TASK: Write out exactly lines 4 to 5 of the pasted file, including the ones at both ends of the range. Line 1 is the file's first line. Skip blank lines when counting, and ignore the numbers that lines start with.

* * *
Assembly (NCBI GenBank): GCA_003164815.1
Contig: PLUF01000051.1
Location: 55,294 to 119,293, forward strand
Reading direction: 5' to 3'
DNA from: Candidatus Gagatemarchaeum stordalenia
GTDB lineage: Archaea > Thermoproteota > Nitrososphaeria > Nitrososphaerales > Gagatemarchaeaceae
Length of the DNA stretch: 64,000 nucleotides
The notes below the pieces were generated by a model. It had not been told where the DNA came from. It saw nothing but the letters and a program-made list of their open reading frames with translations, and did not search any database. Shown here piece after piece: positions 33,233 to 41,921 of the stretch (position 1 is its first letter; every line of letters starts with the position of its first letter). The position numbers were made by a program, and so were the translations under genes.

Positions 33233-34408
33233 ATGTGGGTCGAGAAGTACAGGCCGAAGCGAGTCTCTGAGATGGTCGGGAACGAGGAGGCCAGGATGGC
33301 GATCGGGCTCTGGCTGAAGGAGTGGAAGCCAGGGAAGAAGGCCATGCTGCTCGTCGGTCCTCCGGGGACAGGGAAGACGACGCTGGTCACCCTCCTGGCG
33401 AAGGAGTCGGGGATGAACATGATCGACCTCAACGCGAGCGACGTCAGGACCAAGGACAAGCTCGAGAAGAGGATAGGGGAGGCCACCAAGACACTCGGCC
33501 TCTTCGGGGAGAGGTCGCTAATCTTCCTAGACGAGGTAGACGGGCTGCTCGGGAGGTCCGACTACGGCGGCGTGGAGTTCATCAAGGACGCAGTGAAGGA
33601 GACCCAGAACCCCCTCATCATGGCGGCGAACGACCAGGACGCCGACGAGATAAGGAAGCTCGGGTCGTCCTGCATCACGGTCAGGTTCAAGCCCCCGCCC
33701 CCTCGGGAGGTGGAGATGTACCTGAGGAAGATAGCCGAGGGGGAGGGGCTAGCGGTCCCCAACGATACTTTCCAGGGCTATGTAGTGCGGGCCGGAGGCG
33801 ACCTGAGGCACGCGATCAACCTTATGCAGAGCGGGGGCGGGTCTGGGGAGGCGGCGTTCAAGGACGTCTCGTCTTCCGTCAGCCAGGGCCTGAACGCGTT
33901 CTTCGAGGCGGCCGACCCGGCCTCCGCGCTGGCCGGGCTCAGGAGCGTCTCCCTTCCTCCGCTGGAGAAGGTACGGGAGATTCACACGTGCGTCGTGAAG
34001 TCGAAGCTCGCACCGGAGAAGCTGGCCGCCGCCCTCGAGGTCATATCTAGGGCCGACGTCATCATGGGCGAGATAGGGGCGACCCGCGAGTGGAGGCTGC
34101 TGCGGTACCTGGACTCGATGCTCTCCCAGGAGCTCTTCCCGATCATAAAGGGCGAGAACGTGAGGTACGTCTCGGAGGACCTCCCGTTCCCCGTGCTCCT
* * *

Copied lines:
Reading direction: 5' to 3'
DNA from: Candidatus Gagatemarchaeum stordalenia